Cultural Connections

Musings about my experiences, art, and life in Mongolia and beyond.

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Location: Ulaanbaatar, Tuv aimag, Mongolia

Native Chicagoan currently teaching in Mongolia.

Monday, February 26, 2007

"Tsagaan Sar"

Sunday, February 19th, 20+ degrees F
…Or “White Month”, is the start of the traditional Mongolian new year. Traditionally it was a herdsmen’s holiday. Today, it’s a family holiday much like American Christmas or Thanksgiving. There is much preparation of special foods and small gifts for family and close friends. People go from home to home (or ger to ger) visiting, eating, drinking and greeting each other for the new year. Generally, this lasts about 3 days in the city, but seems to carry out through the week until all the food has been eaten and all family and friends have been greeted.

A special food table is created for this holiday. Many white foods are bought and made as white is the color of good luck for the new year. The items are stacked in layers on a kind of large round cookie. Many of these items include dairy products such as cheeses made from cow, goat, sheep and yak milk. There are also white cakes, cookies and candy including rock candy that looks like a pure crystal. To drink, there is airag, fermented mare’s milk, also milk tea, and of course vodka! The center piece is the back of a young sheep - symbolic for the herdsmen and for good herds in the coming year. And the main course – buuz! The traditional steamed meat dumplings. I have heard that families make hundreds of these to feed their guests.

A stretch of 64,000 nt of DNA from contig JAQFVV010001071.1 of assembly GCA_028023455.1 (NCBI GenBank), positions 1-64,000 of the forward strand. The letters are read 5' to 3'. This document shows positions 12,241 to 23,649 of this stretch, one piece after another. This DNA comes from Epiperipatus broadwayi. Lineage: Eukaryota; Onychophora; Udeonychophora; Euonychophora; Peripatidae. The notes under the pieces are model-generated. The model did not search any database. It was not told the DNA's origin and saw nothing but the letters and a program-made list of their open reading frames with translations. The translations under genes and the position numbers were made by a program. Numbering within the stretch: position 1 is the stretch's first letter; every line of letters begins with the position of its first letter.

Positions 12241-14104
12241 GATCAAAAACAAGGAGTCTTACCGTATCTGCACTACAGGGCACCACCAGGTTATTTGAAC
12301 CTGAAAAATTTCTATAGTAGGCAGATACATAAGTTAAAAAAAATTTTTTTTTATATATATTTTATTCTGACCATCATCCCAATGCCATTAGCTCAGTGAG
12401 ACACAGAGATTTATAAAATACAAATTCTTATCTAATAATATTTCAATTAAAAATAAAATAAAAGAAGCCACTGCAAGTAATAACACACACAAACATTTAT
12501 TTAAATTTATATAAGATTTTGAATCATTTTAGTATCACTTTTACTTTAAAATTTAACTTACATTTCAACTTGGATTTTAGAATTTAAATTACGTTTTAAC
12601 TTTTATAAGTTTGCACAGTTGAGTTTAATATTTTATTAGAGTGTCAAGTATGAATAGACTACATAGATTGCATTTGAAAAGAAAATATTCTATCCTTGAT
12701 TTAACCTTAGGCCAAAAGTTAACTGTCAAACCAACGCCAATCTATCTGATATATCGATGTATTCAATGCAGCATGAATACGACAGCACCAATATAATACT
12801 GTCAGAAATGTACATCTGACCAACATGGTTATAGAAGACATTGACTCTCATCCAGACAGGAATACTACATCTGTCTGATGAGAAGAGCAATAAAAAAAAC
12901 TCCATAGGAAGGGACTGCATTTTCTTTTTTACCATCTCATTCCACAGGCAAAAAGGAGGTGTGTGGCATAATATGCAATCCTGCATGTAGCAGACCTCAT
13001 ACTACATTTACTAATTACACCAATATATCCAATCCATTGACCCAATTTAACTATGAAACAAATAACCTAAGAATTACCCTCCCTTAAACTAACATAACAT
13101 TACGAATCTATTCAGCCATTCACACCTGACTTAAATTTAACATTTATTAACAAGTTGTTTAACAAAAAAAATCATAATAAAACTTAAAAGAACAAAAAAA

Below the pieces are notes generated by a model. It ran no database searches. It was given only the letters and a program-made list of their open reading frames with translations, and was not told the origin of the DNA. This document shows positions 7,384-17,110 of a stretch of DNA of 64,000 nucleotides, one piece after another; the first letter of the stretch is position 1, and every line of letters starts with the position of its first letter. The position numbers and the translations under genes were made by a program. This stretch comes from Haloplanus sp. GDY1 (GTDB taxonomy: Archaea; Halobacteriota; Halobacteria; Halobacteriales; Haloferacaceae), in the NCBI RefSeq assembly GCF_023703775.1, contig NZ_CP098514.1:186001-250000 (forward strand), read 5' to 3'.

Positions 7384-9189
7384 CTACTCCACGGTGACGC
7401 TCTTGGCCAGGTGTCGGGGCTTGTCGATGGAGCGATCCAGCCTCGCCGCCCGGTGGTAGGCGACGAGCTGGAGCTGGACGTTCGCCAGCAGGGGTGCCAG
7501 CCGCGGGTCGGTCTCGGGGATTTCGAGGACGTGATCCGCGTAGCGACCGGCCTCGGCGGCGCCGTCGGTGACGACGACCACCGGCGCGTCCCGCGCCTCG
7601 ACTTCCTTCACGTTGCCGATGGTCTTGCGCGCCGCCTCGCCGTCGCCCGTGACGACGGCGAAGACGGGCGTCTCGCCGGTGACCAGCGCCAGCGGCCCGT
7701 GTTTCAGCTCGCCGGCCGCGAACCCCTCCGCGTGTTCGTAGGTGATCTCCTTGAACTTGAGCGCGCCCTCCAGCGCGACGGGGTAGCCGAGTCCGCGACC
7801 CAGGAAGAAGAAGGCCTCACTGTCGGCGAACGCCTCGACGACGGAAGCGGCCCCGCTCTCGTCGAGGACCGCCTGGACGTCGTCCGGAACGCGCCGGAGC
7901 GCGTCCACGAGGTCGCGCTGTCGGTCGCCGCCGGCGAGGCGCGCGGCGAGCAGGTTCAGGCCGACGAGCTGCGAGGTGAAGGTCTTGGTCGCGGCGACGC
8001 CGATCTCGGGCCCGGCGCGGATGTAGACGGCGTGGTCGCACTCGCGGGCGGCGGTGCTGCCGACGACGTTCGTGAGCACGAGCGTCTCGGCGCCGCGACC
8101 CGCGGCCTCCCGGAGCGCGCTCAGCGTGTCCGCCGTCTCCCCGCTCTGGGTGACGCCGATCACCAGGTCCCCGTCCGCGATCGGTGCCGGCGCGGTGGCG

I was invited to the homes of some of my artist friends. We toasted each other for the coming new year and I got to sample all of the traditional foods and drinks. I only wished my own family and friends could have experienced this.

People also go to the local Buddhist temple during the first week. There they ask the monks and Lamas about their horoscope for the coming year – if the year of the pig will be prosperous or not. They also make special prayer requests for the protection of their families.

There is also a custom amongst the men. (I haven’t heard of any for the women.) They climb to the top of one of the four sacred mountain peaks that surrounds UB. At the top of this southern peak, is an ovoo, a kind of shrine. This sacred spot is designated by a pile of rocks and offerings. The men walk clockwise around this shrine (usually 3 times) and cast small rocks onto the pile. There are also offerings of khatags (blue silk scarves) and perhaps vodka. This is a kind of appeasement to the gods for a year of prosperity and well being.

Happy Year of The Pig!


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